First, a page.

Dating While Brown Part I: Why Dating Is So Taboo In Indian Culture
In a perfect Indian world, a vichola, or a middle man of sorts, would go to one family they know and see if their child would be interested in marrying the child of another family they know. If that family agrees, he’ll go to the other family and do the same. If they both agree, then the vichola would bring the families together and they would meet, discuss, the girl and the guy would get to meet for a few minutes and then a decision would be made. If they agree, the wedding process begins. If not, back to the drawing board.
Obviously, that is an overly-simplified (and dated) version of arranged marriages but that’s how our parents grew up and how they expect us to get married.
According to an article written by Santana Flanigan , arranged marriages have been a part of Indian culture since the fourth century and began as a way of bringing together and maintaining upper caste families. Marriage wasn’t really seen as a union between two individuals, rather an “alliance” between two families. This idea eventually trickled down to lower castes as well for the same purpose. Arranged marriages aren’t even strictly an Indian thing. If you look back at European history, royal families had arranged marriages too and for similar reasons!
Things have changed, times have changed, however, most Punjabi parents still go the route of arranged marriages for their kids because the idea of what an arranged marriage stands for still holds true today: the joining of two families of similar upbringing to “preserve and continue the ancestral lineage.”
Even people today are still on board with arranged marriages, including myself! Despite the Western influences and being surrounded by movies and shows promoting love in the 21st century, almost 85% of Indians prefer to marry someone their parents have chosen according to CulturalIndia.net. A big reason, as Moni Basu from CNN states, is because of the stigmas that are still attached to marrying someone outside of your religion or social class. This is also one of the reasons dating was never really a thing and our parents still don’t believe it is. They don’t find it necessary to have to “date” someone in order to get married.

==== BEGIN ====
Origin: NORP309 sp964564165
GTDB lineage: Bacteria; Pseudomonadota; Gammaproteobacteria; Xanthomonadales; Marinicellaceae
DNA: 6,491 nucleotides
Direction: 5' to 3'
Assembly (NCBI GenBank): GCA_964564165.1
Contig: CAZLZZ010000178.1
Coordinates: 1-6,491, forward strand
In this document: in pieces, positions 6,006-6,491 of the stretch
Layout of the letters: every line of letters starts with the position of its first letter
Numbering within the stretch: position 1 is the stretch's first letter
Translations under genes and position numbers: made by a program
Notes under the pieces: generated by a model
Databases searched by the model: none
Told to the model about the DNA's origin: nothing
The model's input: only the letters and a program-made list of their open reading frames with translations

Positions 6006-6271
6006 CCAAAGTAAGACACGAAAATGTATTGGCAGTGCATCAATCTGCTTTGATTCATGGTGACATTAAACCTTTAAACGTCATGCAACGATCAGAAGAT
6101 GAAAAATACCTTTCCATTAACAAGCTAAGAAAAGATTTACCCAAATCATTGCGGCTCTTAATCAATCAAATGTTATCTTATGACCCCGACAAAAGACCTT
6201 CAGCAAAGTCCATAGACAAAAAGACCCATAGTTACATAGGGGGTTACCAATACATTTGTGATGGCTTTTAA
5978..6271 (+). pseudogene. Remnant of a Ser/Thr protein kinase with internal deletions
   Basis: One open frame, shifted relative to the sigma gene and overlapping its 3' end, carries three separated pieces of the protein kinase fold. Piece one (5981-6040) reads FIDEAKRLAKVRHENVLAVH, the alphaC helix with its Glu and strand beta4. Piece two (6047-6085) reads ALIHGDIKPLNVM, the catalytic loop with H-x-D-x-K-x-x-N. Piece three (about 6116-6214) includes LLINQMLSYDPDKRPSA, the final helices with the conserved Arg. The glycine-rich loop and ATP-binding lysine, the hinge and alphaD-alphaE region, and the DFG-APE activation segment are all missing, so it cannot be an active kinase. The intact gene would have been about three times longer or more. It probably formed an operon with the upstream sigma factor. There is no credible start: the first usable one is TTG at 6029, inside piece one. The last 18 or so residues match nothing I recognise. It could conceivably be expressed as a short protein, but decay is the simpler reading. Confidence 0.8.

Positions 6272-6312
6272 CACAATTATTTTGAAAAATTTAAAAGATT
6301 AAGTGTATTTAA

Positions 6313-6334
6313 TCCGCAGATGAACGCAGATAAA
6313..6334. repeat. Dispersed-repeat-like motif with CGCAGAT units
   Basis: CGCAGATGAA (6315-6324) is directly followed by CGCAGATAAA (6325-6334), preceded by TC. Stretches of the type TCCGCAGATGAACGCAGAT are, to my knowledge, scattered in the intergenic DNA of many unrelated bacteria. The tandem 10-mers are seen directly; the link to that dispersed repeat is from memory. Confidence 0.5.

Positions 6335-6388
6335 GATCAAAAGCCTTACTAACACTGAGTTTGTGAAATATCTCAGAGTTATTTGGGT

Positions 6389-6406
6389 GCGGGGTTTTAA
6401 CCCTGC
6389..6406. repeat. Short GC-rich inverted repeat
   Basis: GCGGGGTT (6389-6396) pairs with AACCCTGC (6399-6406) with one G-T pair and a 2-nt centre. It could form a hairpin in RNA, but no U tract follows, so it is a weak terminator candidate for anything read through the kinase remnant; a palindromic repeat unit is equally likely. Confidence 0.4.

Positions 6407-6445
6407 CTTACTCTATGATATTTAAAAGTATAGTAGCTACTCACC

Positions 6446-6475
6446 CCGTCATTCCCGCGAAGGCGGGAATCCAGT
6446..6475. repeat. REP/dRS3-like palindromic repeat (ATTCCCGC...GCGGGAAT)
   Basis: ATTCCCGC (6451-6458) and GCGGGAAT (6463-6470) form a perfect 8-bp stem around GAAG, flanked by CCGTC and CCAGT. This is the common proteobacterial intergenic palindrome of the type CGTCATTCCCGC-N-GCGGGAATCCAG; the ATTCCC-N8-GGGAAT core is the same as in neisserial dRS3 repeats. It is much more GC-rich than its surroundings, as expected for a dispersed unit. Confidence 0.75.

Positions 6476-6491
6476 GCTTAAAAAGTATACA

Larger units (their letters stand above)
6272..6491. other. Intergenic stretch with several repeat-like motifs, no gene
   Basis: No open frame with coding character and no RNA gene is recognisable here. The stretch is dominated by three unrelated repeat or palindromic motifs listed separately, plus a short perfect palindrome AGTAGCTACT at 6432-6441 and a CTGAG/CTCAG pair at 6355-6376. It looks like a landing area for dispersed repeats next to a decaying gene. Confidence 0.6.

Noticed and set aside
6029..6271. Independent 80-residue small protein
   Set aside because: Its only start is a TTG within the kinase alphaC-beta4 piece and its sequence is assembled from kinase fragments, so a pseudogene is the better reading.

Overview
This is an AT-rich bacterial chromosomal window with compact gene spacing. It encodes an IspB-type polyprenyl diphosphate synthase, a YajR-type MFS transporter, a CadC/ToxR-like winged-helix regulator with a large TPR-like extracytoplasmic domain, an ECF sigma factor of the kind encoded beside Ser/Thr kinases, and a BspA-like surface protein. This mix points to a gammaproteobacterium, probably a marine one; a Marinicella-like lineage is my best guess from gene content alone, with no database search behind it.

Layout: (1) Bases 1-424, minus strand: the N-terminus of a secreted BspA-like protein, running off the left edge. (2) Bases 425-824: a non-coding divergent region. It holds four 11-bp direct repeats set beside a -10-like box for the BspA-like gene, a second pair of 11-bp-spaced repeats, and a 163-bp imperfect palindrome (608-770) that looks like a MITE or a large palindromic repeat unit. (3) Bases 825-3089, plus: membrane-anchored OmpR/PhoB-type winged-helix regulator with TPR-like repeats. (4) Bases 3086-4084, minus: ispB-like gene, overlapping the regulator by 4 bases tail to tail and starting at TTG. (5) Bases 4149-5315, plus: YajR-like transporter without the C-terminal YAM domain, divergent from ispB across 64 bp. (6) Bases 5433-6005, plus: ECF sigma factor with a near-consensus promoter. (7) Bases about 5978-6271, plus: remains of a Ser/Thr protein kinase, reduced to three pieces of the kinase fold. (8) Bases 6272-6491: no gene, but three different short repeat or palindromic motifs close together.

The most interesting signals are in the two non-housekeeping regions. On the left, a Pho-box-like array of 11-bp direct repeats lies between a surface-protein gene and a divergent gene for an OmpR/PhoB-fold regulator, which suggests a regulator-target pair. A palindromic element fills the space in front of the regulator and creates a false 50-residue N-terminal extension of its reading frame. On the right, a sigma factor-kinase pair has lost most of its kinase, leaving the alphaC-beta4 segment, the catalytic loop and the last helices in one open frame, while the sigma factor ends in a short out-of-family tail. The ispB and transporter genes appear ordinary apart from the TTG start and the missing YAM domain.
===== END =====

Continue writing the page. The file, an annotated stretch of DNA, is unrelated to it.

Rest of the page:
But why is dating so taboo?
Well, some reasons can include:
Dating is a Western idea and doesn’t fall into the conservative values many Indians hold. Dating is also synonymous to sex in Indian culture, which is a definite no-no. Girls and guys aren’t even supposed to interact unless they are family or married. If a girl is seen talking to a guy she’s automatically seen as a “bad girl” while guys are just, well, guys. Women are expected to be “pure” and dating is seen as the complete opposite.
Most Indian kids don’t leave their homes when they’re 18 and “discover themselves.” They usually stay at home until they’re married, so the same rules Western parents have apply to Indian parents: “my house, my rules.” In this case, it’s difficult to go against the grain on your parents when it comes to arranged marriage to date.
I don’t think Indian parents are 100% opposed to the idea of dating but they definitely don’t see it in the same way Westerners do. Indian parents see it more as a modernized version of arranged marriage. You can find someone you are compatible with, introduce them as your “friend” (not boyfriend/girlfriend) and then they, the parents, will go do some digging to see if he/she comes from a good family, if they have a good job, etc. and get the final say-so.
With dating being such a wide-ranging topic, I want to open up the discussion around dating in our culture including how our generation is going about it and the challenges that go along with it. Stay tuned next Wednesday as we continue to explore dating, while brown.